Sales of so-called â€œgreenâ€ wines
increased 12.1 percent over the past year, nearly four times the growth
rate of wine sales in general, according to a new Nielsen Company report
released last week at the â€œGreen Wine Summitâ€ in Santa Rosa, Calif.
The survey, reported by WineBusiness.com,
also found that consumers are confused about what makes a wine
â€œsustainable,â€ â€œorganic,â€ or â€œbiodynamic.â€ This confusion
will only grow as these terms are used indiscriminately as marketing
tools without set standards or definitions.
The industry has made several praiseworthy
efforts to set standards for these terms. The Wine Institute, the
California industry association, has published a textbook of
sustainability practices to guide its members. Oregon has LIVE
â€“ Low Input Viticulture and Enology â€“ which certifies wineries that
use sustainable practices. But there is no easy or uniform definition
of â€œsustainable viticulture.â€ And with Monsanto advertising itself
as the epitome of sustainable agriculture, consumers are bound to become
leery of winery claims about their own farming practices or reduced
As for â€œorganicâ€ wines, the U.S.
government made that nomenclature impossibly confusing with its
organic agriculture regulations a few years ago, and the best the
industry can do now is label its product â€œmade with organically grown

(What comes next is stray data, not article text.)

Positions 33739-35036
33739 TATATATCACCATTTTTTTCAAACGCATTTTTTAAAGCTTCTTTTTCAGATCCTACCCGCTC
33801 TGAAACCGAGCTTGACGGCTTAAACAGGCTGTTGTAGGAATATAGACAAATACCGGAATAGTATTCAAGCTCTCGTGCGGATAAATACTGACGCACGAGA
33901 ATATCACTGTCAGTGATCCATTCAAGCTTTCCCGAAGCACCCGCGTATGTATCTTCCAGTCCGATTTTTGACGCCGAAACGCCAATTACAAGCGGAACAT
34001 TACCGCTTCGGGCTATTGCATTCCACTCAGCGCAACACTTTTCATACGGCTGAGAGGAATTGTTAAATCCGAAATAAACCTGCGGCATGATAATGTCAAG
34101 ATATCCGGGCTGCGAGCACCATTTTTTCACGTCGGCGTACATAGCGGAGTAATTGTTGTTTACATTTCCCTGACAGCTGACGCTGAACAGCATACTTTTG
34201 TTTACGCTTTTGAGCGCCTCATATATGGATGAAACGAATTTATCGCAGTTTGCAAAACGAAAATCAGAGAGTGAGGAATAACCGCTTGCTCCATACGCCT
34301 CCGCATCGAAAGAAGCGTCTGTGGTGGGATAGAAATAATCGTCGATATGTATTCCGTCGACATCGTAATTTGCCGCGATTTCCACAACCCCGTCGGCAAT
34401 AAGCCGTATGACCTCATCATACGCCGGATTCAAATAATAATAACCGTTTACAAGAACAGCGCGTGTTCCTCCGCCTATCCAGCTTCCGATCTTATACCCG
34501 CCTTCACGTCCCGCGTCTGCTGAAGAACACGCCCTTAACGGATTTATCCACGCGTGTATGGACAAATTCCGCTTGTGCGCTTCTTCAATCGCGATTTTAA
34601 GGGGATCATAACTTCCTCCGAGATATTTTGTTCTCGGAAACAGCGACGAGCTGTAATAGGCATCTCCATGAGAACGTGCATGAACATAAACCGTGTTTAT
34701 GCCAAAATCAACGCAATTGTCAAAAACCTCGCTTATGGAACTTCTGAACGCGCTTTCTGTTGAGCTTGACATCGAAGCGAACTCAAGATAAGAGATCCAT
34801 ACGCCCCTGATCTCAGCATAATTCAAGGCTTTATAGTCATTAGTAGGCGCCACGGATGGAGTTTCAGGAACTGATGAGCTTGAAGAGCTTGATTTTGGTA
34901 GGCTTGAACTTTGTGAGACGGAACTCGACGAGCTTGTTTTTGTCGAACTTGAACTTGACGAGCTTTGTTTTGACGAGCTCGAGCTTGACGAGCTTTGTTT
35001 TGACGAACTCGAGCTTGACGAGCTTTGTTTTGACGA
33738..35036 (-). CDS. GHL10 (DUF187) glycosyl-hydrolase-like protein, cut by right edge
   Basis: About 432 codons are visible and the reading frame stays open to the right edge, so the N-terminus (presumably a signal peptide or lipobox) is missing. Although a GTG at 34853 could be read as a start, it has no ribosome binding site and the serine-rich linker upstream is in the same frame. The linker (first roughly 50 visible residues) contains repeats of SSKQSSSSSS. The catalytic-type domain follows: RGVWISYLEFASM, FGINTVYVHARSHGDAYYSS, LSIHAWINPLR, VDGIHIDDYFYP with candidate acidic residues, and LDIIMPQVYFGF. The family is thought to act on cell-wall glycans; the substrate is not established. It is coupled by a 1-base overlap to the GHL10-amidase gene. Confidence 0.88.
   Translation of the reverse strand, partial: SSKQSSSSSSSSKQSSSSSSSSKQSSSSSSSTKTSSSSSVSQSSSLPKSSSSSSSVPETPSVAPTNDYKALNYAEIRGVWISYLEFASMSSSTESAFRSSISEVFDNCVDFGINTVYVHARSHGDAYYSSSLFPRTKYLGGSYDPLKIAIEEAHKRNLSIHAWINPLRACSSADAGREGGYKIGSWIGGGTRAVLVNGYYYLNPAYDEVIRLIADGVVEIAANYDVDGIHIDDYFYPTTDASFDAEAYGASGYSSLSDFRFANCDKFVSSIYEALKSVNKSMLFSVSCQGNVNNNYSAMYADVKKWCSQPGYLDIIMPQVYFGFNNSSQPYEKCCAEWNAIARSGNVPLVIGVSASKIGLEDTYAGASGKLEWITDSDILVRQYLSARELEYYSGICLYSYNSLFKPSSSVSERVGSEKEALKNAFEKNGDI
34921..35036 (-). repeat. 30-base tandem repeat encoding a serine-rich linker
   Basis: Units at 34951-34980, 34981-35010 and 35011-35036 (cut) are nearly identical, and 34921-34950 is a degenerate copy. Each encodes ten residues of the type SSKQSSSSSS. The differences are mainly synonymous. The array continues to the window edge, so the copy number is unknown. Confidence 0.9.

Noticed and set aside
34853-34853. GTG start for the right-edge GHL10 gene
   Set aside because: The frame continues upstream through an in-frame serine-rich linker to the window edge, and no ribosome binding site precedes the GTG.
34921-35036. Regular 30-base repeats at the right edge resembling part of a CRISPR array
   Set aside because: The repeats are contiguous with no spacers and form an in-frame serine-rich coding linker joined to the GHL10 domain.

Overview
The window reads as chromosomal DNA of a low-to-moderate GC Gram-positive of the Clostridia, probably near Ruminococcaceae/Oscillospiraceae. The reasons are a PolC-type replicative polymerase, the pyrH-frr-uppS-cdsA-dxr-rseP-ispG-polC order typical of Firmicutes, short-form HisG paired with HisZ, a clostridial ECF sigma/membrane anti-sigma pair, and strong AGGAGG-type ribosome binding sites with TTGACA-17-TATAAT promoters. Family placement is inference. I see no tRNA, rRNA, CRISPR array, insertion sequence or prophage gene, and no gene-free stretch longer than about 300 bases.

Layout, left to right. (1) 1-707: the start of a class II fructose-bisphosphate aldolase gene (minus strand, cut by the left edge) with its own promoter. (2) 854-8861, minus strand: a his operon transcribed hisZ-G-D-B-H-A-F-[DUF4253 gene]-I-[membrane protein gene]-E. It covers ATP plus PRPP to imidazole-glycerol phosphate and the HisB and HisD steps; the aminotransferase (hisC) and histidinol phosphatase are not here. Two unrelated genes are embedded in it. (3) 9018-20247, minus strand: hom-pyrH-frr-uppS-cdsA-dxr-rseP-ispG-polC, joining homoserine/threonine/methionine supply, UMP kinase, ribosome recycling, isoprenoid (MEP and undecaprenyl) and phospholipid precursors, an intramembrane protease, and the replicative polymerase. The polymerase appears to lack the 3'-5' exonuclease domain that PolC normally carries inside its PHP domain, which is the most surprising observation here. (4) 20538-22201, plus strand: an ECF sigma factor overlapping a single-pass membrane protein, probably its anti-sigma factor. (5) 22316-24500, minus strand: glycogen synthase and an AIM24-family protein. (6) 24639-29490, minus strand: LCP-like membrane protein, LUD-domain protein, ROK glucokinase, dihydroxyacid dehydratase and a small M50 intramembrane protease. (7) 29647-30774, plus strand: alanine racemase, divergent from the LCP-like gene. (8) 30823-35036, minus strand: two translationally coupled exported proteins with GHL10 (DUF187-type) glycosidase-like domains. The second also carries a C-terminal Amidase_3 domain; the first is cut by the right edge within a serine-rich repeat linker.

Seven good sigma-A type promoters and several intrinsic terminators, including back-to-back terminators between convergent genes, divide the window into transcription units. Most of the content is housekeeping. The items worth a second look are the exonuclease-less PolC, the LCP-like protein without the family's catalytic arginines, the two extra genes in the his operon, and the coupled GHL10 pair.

grapes.â€ That seems a half-way measure at best, and there is not a
single certifying organization to give that claim any stature or
There is a single organization for certifying biodynamic wines â€“ Demeter USA.
Demeter is not a wine industry creation, which gives it an extra
measure of credibility. There is still some gray area, though, as
wineries can claim to follow biodynamic practices without applying for
certification, and there is no third-party verification of those claims.
Another survey reported at the summit, from Full Glass Research,
found that 59 percent of those who purchased organic or sustainable
wines said they did so because the viticultural practices were better
for the planet, while 38 percent of those who do not purchase them said
they rarely see them on store shelves, and 33 percent of those who did
not seek these wines out simply did not care.
I like the “green wine” movement, but I
worry that it has become a marketing gimmick as much as a form of
viticulture. A wine made by practices that respect the Earth SHOULD
taste better, but when every wine becomes “green,” how will we be able